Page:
When Times are Tough

In the networking industry, which has for years struggled to attract sufficiently skilled personnel, the chances of being laid off were slim to none. In today's business climate, that's simply not true. Our stalwart expert explains what you can do in an environment where job cuts loom at every turn.

By Drew Bird | Posted Nov 8, 2001
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Late the other evening, I got a call from a friend of mine who had just escaped the latest round of layoffs at the company where he works. Like many others, his company has fallen foul of a shrinking economy and an uncertain financial future. What surprised me about the call was not that his company, a wealthy law firm with offices all over the world, was laying off employees, but rather that he was completely surprised about the layoffs.

In IT, many people seem to have adopted the tack of invincibility, believing that, in an industry that has for years struggled to attract sufficiently skilled personnel, the chances of being laid off are slim to none. In today's business climate, that's simply not true.

In good times, companies expand, in tough times they contract. While IT may not seem like the first place to make job cuts, high salaried IT workers make for ideal layoff candidates if the company is looking to reduce costs. Not only that, but in some cases IT employees can literally become victims of their own success when newly installed systems improve efficiency and reduce administrative overhead. I am not suggesting you do your job badly, that'll get you laid off in short order, job cuts or not.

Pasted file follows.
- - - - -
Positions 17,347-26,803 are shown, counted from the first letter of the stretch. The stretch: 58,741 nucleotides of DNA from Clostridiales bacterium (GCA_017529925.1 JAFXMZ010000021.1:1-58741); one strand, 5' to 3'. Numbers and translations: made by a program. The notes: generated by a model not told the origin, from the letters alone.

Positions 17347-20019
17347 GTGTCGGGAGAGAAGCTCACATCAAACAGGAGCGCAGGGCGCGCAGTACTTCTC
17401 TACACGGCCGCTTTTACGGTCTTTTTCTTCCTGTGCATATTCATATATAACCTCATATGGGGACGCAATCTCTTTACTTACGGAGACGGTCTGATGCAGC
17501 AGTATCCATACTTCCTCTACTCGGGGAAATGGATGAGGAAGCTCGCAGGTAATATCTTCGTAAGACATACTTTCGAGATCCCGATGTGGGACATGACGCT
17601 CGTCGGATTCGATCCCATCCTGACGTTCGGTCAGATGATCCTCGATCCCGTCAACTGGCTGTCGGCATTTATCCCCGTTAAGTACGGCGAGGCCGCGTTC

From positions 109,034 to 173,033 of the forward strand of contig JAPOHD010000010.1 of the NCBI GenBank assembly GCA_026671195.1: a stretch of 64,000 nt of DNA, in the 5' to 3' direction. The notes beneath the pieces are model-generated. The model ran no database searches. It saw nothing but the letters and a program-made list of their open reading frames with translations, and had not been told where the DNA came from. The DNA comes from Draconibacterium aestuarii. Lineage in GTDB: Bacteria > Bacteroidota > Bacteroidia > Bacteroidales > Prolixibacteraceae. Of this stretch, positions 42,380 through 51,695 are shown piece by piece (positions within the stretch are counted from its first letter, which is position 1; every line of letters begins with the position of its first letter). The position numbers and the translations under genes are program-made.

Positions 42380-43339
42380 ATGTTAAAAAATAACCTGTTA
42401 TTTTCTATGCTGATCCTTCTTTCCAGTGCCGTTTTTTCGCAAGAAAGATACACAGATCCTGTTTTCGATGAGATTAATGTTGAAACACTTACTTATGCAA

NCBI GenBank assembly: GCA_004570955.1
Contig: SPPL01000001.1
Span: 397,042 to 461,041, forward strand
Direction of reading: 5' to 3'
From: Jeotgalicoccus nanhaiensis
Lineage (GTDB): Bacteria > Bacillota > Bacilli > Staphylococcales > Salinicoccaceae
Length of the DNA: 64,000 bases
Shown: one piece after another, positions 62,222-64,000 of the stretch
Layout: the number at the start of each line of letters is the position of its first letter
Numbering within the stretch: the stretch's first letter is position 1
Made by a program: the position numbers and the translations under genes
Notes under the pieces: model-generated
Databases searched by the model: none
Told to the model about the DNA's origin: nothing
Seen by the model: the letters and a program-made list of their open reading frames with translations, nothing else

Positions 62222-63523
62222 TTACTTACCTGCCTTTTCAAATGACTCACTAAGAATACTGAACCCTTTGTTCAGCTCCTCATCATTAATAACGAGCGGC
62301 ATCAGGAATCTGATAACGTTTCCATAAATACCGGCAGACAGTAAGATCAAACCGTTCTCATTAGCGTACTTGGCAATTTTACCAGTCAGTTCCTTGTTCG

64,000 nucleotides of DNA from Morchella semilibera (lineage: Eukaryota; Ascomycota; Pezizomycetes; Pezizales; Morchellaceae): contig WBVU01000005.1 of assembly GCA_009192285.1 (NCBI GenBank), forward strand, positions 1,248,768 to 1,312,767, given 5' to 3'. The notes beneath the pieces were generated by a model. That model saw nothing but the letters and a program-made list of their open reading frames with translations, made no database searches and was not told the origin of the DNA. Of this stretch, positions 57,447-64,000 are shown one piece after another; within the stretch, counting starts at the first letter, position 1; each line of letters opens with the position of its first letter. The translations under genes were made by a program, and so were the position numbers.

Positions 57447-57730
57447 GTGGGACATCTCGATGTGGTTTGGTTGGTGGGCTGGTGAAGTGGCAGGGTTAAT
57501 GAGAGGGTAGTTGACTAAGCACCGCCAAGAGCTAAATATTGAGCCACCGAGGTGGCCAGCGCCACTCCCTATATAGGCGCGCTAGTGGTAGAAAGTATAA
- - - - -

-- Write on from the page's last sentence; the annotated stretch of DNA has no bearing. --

So what can you do in an environment where job cuts threaten at every turn? The biggest consideration, obviously, is to be aware of what is happening. Denial is not a good thing, and if office rumors are spreading about possible layoffs, ignoring them altogether is an unwise move. Likewise is over-reacting. Now is not the greatest time to move jobs, and unless you are fairly sure of an impending layoff, staying put is often a far wiser strategy than going out into the job market and looking for a more 'secure' position. Even if companies in you area are still recruiting, and they probably are, the old system of 'last in, first out' still operates in many environments. If moving into a new position will make you 'last in' you might want to reconsider.

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